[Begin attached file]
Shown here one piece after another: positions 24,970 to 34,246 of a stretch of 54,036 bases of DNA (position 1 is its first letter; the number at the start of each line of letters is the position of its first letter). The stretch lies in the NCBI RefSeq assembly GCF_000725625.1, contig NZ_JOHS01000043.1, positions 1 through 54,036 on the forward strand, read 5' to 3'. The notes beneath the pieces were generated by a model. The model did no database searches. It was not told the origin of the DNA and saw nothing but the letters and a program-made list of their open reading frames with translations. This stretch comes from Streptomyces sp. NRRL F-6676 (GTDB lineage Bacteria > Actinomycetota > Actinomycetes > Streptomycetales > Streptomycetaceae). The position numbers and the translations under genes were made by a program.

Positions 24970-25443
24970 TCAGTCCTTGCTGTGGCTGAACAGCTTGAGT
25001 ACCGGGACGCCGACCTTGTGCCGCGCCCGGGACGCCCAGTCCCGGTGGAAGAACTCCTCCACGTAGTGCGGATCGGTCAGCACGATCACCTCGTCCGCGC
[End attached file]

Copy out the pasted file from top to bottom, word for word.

Shown here one piece after another: positions 24,970 to 34,246 of a stretch of 54,036 bases of DNA (position 1 is its first letter; the number at the start of each line of letters is the position of its first letter). The stretch lies in the NCBI RefSeq assembly GCF_000725625.1, contig NZ_JOHS01000043.1, positions 1 through 54,036 on the forward strand, read 5' to 3'. The notes beneath the pieces were generated by a model. The model did no database searches. It was not told the origin of the DNA and saw nothing but the letters and a program-made list of their open reading frames with translations. This stretch comes from Streptomyces sp. NRRL F-6676 (GTDB lineage Bacteria > Actinomycetota > Actinomycetes > Streptomycetales > Streptomycetaceae). The position numbers and the translations under genes were made by a program.

Positions 24970-25443
24970 TCAGTCCTTGCTGTGGCTGAACAGCTTGAGT
25001 ACCGGGACGCCGACCTTGTGCCGCGCCCGGGACGCCCAGTCCCGGTGGAAGAACTCCTCCACGTAGTGCGGATCGGTCAGCACGATCACCTCGTCCGCGC